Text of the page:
As a life-long cat-lover, I always felt that declawing our feline friends was wrong, but I didn’t know why. So, I went to a leading expert to get the facts. Dr. Jennifer Conrad, DVM, founder and director of The Paw Project, recently explained why declawing is a painful, unnecessary and life-altering procedure, and why The Paw Project is working to abolish it. Sincere thanks to Dr. Conrad for allowing us to interview her on this important topic.
Dr. Conrad: Scratching behavior is an essential part of a cat's well-being. Not only does it strengthen muscles and keep the claws healthy, it also gives a cat a way to alleviate anxiety by marking territory. Cats are territorial. They need to mark their space. We need to allow them the ability to secure their homes. If they can't do it by scratching things, they might resort to marking their territory with urine.
Q: What is involved in the declawing process?
Dr. Conrad: Declawing is a misnomer. The surgery should be called de-knuckling. Declawing is the amputation of the last bone in a cat's toes. It is the same as amputating the last bone in each of human fingers. It is not a fancy manicure that only a vet can do. A manicure is about as much like declawing as a haircut is like decapitation.
Q: What are the consequences or the after-effects of this process on a cat?
Dr. Conrad: Very often, a declawed cat will come home from the surgery and go, as he always did, to use the litter box. After stepping in the gravely sand and feeling the pain on what's left of the recently amputated toe nubs, he may forever associate the box with that excruciating pain, and never use the box again. Declawed cats also quickly learn that their paws, once formidable modes of protection, have been rendered useless and therefore, must protect themselves by resorting to biting.
The truth of the matter is that declawed cats, because of the behavior problems they get from being declawed (litter box avoidance and biting) lose their homes at a rate of about 2:1 compared to cats with normal paws.
So, here's the kicker: many people say that they "would rather have the cat declawed than have it lose its home." This sounds reasonable until the reality sets in: Declawing does not ensure that the cat gets to stay in its home at all! It seems to be the exact opposite. If someone is intolerant of the cat scratching the couch, then that person is going to be really intolerant of the cat peeing all over everything and biting people. The bottom line is that it is not declaw or death, it is declaw and then death for a lot of animals. The Paw Project is trying to make people realize that the better option is humane alternatives to declawing.
The other argument we often hear is that declawing a cat is "necessary to protect human health in the case of immuno-compromised people." It is well established that declawed cats bite more than clawed cats. Ask any groomer or vet tech. It is also well established that a cat bite can be severely deleterious to people with compromised immune systems or even those with normal immune systems. So by declawing the cat, the veterinarian who thought s/he was protecting human health is actually putting human health in greater jeopardy.
By the way, the Centers for Disease Control, the National Institutes of Health, the U.S. Public Health Service and the Infectious Diseases Society of America have a joint position statement for people living with HIV/aids. It says declawing their cats is not advised.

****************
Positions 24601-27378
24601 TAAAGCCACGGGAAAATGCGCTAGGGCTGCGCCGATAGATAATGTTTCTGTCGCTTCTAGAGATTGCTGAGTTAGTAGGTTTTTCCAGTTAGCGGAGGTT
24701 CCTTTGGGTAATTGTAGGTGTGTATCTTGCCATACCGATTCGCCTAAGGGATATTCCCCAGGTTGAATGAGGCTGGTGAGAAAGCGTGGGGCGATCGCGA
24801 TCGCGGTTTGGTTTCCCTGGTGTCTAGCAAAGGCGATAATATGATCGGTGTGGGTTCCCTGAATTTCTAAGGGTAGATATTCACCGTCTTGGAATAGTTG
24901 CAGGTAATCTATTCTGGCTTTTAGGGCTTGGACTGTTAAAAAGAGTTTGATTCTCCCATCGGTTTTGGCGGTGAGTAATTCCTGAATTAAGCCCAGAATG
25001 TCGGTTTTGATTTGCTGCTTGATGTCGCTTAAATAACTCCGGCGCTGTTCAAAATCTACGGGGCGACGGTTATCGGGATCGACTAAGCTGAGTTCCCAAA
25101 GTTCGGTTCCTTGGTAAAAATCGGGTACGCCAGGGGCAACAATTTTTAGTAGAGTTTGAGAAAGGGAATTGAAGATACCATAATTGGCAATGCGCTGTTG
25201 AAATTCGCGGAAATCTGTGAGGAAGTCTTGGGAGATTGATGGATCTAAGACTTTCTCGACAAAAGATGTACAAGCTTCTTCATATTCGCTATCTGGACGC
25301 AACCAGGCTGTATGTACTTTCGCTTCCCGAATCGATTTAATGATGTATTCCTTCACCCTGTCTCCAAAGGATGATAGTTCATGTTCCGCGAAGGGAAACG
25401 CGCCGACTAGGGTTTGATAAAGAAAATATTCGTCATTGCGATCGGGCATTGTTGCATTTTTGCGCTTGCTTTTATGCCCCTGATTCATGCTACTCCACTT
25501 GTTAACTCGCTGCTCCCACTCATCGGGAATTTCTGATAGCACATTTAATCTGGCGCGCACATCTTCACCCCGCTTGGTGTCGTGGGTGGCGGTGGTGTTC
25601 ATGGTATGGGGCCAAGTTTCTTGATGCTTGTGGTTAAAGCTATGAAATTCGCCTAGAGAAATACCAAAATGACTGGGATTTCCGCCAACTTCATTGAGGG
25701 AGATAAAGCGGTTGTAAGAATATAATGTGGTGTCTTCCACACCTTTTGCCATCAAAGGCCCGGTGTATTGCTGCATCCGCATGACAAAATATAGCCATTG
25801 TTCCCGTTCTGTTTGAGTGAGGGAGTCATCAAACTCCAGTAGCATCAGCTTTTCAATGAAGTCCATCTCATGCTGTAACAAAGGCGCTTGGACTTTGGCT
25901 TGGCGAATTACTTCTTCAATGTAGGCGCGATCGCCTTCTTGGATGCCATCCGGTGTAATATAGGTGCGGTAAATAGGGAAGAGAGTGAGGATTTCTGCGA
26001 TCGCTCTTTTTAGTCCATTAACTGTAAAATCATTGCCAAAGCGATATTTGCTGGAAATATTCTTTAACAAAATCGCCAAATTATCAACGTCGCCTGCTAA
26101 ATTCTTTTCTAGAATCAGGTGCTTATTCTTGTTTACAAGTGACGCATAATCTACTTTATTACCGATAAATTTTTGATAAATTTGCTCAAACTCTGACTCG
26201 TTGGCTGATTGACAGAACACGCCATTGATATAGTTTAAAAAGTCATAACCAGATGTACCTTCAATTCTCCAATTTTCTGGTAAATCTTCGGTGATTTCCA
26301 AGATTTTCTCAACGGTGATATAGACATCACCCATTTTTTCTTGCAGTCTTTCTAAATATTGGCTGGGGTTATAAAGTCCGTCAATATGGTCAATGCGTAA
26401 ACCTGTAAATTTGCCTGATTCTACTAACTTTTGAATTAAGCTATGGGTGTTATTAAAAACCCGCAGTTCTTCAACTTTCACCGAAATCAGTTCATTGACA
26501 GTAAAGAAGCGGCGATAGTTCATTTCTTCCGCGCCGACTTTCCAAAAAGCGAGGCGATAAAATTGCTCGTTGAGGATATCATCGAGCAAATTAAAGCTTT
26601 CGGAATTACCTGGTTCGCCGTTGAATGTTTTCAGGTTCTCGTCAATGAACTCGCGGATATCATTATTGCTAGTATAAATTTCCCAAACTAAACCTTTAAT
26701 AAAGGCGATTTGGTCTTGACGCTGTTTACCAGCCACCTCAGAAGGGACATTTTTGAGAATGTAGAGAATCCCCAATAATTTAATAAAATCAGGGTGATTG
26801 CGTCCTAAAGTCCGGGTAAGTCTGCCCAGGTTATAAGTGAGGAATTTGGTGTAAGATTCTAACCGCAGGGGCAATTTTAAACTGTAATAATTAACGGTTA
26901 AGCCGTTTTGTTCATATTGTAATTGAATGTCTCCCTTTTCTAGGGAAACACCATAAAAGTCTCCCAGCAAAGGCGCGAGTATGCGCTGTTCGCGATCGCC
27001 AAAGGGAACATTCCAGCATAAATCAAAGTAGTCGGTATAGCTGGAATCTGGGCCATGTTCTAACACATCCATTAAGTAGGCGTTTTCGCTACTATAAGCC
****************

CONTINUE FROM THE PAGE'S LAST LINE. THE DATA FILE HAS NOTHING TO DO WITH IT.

Declawing is illegal or considered unethical in much of the rest of the world. People seem to be able to coexist with cats and their claws everywhere else. Why can't we in the US and Canada?
Dr. Conrad: Declawing cats began with dog fighting. Apparently, declawing was used to render cats as defenseless bait for dogs forced to engage in this cruel practice. Veterinarians first began reporting declawing as a way to prevent damage to sofas in the 1950s. It gained momentum in the US and Canada. Most other countries find it cruel.
Q: Is it requested as much as it used to be?
Dr. Conrad: In certain parts of the country, yes. The veterinary literature says that 25% of American cats are declawed. That means over 22 million cats.
Q: How do veterinarians who don’t agree with the practice deal with requests for declawing?
Dr. Conrad: Most people who request declawing are completely unaware that it is the wrong thing to do for the cat. If a vet educated these people, they wouldn’t choose to put their beloved cats through it. They just have to be educated about all the humane alternatives to declawing.
Q: How can pet owners cope with cats scratching in undesired areas? How can we allow a cat to scratch, but on more acceptable surfaces?
Dr. Conrad: Cats need to scratch. Pay attention to what they're scratching on. If it is a table leg, get your cat a wood scratching post; if it is the carpet, get a carpet post. Let the cat choose. Posts have to be in areas that are important as far as territorial marking. They should be in the living room, near the place where the unwanted scratching is done. They are marking territory that their owner uses. The posts can't be hidden. Be thoughtful about the cat and the cat will respond. Declawing does no one any good. Behavior problems should be addressed with behavior modification, not surgery.
*At the time of this posting Jethro is available for adoption at San Jose Animal Care Center located at 2750 Monterey Road in San Jose. Jethro is a cat volunteer favorite because of his fabulous personality. He is a declawed kitty who needs to be an indoor only cat.